WASHINGTON, D.C. — Ask Hillary Clinton or Donald Trump how they are preparing for the debate Monday that could upend the presidential race, and they might just change the subject.
Their aides, of course, are handing them briefing books detailing where the cameras will be placed and what the price of milk is. They’re studying each other’s hand gestures and talking points on endless streams of video. They’re acting out scenarios designed to replicate the conditions onstage at Hofstra University.
The campaigns are cagey about preparations as they aim to lower expectations, refusing even to say who they’re using as stand-ins to role-play the other candidate, if anyone. But the nominees are leaving little to chance leading up to what is often the most dramatic, and least predictable, moment in a presidential election.
“It’s like preseason and regular season in football,” said Chip Englander, a GOP consultant who advised Kentucky Sen. Rand Paul and then Florida Sen. Marco Rubio in the primary. “You can simulate, but there’s nothing like the real thing. Do I think it helps? Yes. Do I think it perfectly replicates it? No.”
Even the participants are loath to predict how this 90-minute spectacle projected to break viewership records will play out. “I do not know which Donald Trump will show up,” Clinton said during a fundraiser a few weeks ago.
The erratic bomb-thrower? The restrained statesman? The conspiracy theorist? Even Trump isn’t sure. “If she treats me with respect I’ll treat her with respect,” Trump told Fox News. “You’re going to have to feel it out when you’re out there.”
Every one of his personas was present at the primary debates. Clinton has been feverishly watching the footage, studying Trump’s mannerisms and reactions as rivals tried to bait, belittle and even befriend him.
A general election debate is a very different arena. The nominees will tangle on the same stage for the first time. The kind of missteps during primary debates from which contenders quickly recover can prove devastating, even disqualifying.
Both Clinton and Trump, candidates who are deeply disliked by the electorate, are confronting what may be a final opportunity to redefine themselves. Clinton needs to overcome questions of trustworthiness. Trump needs to overcome questions of instability.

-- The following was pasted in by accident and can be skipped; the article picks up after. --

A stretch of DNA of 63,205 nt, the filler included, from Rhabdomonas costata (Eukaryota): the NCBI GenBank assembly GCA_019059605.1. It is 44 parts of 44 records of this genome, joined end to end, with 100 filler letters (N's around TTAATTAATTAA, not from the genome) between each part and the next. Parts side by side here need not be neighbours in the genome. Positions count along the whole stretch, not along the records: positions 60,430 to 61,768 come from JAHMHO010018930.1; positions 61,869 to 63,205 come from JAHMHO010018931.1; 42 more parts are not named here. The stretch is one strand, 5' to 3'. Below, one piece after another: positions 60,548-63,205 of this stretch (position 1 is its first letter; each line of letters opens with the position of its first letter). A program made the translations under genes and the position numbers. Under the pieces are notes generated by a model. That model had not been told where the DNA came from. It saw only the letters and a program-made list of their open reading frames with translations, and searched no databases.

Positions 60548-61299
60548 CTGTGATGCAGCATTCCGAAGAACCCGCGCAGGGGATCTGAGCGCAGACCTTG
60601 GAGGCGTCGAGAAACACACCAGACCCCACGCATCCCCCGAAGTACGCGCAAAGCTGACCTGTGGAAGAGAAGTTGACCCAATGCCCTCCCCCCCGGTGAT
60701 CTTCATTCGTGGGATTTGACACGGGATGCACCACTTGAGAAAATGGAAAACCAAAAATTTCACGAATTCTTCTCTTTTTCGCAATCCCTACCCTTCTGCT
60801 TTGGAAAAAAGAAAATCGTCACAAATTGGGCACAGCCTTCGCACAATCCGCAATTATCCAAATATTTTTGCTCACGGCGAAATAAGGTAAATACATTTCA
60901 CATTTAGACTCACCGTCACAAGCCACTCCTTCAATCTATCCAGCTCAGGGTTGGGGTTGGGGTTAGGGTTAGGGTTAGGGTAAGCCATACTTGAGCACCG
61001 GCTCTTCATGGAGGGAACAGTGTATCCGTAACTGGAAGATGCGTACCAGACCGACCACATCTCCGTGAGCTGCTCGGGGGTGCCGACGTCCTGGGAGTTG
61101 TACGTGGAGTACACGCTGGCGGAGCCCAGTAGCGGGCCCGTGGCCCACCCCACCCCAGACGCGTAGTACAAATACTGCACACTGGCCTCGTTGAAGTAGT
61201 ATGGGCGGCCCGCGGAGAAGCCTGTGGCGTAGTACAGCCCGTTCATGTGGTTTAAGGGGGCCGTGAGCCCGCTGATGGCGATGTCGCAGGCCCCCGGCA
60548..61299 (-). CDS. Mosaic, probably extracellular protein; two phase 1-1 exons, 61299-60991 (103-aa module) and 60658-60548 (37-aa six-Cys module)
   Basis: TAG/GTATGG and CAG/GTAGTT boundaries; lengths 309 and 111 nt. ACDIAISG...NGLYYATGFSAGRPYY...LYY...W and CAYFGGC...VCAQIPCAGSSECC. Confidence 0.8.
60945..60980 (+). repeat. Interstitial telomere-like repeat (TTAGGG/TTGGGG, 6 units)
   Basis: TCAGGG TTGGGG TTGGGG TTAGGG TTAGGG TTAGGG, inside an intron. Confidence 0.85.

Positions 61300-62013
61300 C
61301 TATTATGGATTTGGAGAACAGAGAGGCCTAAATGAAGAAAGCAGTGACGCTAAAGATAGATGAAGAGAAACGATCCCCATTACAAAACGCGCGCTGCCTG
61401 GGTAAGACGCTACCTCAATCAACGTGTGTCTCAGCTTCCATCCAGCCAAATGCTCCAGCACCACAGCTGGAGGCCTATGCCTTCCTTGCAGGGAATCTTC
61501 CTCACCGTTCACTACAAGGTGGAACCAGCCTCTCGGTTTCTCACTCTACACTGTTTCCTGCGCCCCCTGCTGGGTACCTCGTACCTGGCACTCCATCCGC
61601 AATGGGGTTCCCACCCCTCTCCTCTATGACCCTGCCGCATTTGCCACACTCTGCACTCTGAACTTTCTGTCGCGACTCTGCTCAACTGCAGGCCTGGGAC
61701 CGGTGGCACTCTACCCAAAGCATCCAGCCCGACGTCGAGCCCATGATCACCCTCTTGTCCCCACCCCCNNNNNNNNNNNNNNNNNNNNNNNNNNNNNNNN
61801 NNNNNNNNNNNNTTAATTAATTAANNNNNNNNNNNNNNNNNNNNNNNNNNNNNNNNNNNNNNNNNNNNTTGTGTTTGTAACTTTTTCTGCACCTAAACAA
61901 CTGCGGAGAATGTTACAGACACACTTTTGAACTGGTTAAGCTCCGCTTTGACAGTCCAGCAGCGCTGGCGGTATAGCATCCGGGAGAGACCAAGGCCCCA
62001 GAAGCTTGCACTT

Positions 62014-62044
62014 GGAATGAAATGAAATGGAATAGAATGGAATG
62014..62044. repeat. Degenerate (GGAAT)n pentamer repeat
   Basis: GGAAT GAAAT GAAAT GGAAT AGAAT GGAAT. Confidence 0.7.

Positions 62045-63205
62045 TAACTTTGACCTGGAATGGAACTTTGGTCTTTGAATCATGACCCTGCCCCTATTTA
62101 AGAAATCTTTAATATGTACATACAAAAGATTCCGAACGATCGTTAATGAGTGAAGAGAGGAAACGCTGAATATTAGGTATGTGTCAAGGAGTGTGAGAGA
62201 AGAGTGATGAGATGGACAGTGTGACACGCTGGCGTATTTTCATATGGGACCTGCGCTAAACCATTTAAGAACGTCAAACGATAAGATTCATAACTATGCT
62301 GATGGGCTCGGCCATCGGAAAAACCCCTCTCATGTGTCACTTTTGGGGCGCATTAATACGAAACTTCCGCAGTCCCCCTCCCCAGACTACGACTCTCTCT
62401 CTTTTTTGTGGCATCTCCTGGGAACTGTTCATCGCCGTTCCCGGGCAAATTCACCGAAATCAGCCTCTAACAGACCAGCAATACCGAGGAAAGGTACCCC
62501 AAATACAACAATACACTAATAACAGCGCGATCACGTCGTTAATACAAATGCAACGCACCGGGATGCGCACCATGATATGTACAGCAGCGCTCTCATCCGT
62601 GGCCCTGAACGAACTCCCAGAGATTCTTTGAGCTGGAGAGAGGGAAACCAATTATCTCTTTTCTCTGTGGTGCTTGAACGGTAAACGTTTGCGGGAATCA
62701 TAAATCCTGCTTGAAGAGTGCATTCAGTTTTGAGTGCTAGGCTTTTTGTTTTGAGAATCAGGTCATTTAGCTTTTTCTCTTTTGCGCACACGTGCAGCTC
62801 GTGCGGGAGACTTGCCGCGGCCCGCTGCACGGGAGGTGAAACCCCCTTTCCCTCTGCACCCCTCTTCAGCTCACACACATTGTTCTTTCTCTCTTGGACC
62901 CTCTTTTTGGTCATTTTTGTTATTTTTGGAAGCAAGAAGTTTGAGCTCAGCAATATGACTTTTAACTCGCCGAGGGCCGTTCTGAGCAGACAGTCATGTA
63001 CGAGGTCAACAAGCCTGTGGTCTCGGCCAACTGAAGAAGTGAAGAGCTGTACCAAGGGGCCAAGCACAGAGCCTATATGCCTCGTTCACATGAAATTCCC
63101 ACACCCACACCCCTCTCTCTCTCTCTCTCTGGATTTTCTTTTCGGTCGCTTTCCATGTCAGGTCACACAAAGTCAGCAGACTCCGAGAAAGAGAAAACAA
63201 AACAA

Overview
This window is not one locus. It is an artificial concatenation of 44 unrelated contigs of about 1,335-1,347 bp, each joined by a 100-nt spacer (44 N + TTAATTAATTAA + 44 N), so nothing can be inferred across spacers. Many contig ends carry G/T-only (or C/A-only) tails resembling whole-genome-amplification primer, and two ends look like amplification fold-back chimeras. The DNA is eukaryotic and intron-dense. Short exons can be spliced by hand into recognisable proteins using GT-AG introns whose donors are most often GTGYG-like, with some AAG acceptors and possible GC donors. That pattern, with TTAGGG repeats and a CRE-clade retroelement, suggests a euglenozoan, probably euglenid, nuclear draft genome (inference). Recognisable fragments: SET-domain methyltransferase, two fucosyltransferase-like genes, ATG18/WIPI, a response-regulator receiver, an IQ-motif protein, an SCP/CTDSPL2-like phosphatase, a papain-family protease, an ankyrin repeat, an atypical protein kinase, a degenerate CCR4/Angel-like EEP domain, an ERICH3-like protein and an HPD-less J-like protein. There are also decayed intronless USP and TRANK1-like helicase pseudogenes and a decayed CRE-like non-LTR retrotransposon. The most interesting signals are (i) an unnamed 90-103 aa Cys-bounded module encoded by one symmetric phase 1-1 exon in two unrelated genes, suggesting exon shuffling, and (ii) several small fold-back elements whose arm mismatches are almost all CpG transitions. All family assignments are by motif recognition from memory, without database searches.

“A real boring debate is a huge win for him,” said Barry Bennett, a former senior campaign adviser to Trump who ran Ben Carson’s campaign during last fall’s primary debates.
Veterans of the process say the best moments, the ones that could potentially alter voters’ perception of the candidates, require preparation. But it’s a delicate balance: Look like you’re trying too hard to stage a moment and it comes off as phony. Wisconsin Gov. Scott Walker bombed with his “We don’t need an ‘Apprentice’ in the White House” debate line before dropping out of the primaries.
“Sometimes you hear these things and you think, ‘Someone who thought he or she was too clever by half wrote that late at night, when they were too tired to think,’” said Kathleen Hall Jamieson, a longtime scholar of presidential debates at the University of Pennsylvania.
Both the schedules the candidates have kept in recent days and their past habits suggest Clinton is spending more time in debate cram sessions than Trump. But aides have told reporters that Trump has spent recent weekends prepping at his country club in Bedminster, N.J. His close circle of advisers includes Roger Ailes, who recently resigned his post at Fox News amid sexual harassment allegations and previously had a long career advising GOP presidential candidates.
“The key to these things isn’t so much being able to answer the question, but being able to answer in 30 seconds, which is not human nature,” Bennett said. “Roger’s got a lifetime of doing that.”